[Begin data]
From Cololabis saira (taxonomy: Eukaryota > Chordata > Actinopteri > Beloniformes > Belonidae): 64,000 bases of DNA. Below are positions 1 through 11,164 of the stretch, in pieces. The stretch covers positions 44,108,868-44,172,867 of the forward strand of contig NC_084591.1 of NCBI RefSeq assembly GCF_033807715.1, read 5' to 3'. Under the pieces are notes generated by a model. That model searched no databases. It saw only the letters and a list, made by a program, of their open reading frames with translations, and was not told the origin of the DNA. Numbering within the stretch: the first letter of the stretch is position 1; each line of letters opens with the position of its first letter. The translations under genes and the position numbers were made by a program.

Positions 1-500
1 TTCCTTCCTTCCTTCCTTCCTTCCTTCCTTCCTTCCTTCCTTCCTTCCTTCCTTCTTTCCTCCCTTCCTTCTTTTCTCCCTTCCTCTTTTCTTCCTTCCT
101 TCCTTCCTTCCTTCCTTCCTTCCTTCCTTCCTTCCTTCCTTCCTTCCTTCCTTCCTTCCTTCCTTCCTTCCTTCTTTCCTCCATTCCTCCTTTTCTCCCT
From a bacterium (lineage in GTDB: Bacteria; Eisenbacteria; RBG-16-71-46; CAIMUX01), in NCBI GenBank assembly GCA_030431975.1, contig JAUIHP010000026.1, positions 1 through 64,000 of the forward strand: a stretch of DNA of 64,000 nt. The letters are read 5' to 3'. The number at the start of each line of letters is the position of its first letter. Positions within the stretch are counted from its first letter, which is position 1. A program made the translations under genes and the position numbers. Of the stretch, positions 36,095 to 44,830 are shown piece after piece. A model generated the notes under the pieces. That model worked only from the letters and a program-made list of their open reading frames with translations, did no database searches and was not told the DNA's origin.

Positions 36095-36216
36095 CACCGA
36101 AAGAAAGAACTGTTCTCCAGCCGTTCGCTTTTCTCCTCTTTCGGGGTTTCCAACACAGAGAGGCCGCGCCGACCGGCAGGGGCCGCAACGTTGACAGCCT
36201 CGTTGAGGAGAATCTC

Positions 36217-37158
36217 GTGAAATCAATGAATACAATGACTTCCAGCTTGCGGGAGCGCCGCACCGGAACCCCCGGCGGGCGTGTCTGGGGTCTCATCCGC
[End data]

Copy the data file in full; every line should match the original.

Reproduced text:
From Cololabis saira (taxonomy: Eukaryota > Chordata > Actinopteri > Beloniformes > Belonidae): 64,000 bases of DNA. Below are positions 1 through 11,164 of the stretch, in pieces. The stretch covers positions 44,108,868-44,172,867 of the forward strand of contig NC_084591.1 of NCBI RefSeq assembly GCF_033807715.1, read 5' to 3'. Under the pieces are notes generated by a model. That model searched no databases. It saw only the letters and a list, made by a program, of their open reading frames with translations, and was not told the origin of the DNA. Numbering within the stretch: the first letter of the stretch is position 1; each line of letters opens with the position of its first letter. The translations under genes and the position numbers were made by a program.

Positions 1-500
1 TTCCTTCCTTCCTTCCTTCCTTCCTTCCTTCCTTCCTTCCTTCCTTCCTTCCTTCTTTCCTCCCTTCCTTCTTTTCTCCCTTCCTCTTTTCTTCCTTCCT
101 TCCTTCCTTCCTTCCTTCCTTCCTTCCTTCCTTCCTTCCTTCCTTCCTTCCTTCCTTCCTTCCTTCCTTCCTTCTTTCCTCCATTCCTCCTTTTCTCCCT
From a bacterium (lineage in GTDB: Bacteria; Eisenbacteria; RBG-16-71-46; CAIMUX01), in NCBI GenBank assembly GCA_030431975.1, contig JAUIHP010000026.1, positions 1 through 64,000 of the forward strand: a stretch of DNA of 64,000 nt. The letters are read 5' to 3'. The number at the start of each line of letters is the position of its first letter. Positions within the stretch are counted from its first letter, which is position 1. A program made the translations under genes and the position numbers. Of the stretch, positions 36,095 to 44,830 are shown piece after piece. A model generated the notes under the pieces. That model worked only from the letters and a program-made list of their open reading frames with translations, did no database searches and was not told the DNA's origin.

Positions 36095-36216
36095 CACCGA
36101 AAGAAAGAACTGTTCTCCAGCCGTTCGCTTTTCTCCTCTTTCGGGGTTTCCAACACAGAGAGGCCGCGCCGACCGGCAGGGGCCGCAACGTTGACAGCCT
36201 CGTTGAGGAGAATCTC

Positions 36217-37158
36217 GTGAAATCAATGAATACAATGACTTCCAGCTTGCGGGAGCGCCGCACCGGAACCCCCGGCGGGCGTGTCTGGGGTCTCATCCGC